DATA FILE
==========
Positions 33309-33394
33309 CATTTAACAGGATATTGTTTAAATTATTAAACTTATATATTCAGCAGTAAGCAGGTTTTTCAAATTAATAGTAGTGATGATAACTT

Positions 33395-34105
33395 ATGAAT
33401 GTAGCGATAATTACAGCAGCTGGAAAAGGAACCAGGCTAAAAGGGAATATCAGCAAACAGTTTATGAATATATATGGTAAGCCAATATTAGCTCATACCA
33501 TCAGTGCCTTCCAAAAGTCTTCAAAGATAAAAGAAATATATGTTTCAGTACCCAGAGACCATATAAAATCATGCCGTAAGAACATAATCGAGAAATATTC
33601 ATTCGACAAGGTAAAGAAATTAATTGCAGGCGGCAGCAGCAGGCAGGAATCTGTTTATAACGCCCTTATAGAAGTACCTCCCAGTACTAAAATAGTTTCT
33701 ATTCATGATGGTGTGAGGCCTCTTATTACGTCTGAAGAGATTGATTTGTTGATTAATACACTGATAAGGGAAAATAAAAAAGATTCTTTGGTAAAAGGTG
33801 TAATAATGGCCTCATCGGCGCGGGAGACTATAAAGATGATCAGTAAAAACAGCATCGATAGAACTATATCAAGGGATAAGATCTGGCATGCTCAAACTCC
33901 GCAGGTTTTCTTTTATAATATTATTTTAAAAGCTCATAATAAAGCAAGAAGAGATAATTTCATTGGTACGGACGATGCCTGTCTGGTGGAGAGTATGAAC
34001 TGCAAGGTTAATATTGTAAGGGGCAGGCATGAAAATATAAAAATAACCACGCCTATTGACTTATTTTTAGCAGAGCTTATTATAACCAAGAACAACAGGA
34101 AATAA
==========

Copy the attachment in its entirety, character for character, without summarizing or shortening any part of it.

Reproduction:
Positions 33309-33394
33309 CATTTAACAGGATATTGTTTAAATTATTAAACTTATATATTCAGCAGTAAGCAGGTTTTTCAAATTAATAGTAGTGATGATAACTT

Positions 33395-34105
33395 ATGAAT
33401 GTAGCGATAATTACAGCAGCTGGAAAAGGAACCAGGCTAAAAGGGAATATCAGCAAACAGTTTATGAATATATATGGTAAGCCAATATTAGCTCATACCA
33501 TCAGTGCCTTCCAAAAGTCTTCAAAGATAAAAGAAATATATGTTTCAGTACCCAGAGACCATATAAAATCATGCCGTAAGAACATAATCGAGAAATATTC
33601 ATTCGACAAGGTAAAGAAATTAATTGCAGGCGGCAGCAGCAGGCAGGAATCTGTTTATAACGCCCTTATAGAAGTACCTCCCAGTACTAAAATAGTTTCT
33701 ATTCATGATGGTGTGAGGCCTCTTATTACGTCTGAAGAGATTGATTTGTTGATTAATACACTGATAAGGGAAAATAAAAAAGATTCTTTGGTAAAAGGTG
33801 TAATAATGGCCTCATCGGCGCGGGAGACTATAAAGATGATCAGTAAAAACAGCATCGATAGAACTATATCAAGGGATAAGATCTGGCATGCTCAAACTCC
33901 GCAGGTTTTCTTTTATAATATTATTTTAAAAGCTCATAATAAAGCAAGAAGAGATAATTTCATTGGTACGGACGATGCCTGTCTGGTGGAGAGTATGAAC
34001 TGCAAGGTTAATATTGTAAGGGGCAGGCATGAAAATATAAAAATAACCACGCCTATTGACTTATTTTTAGCAGAGCTTATTATAACCAAGAACAACAGGA
34101 AATAA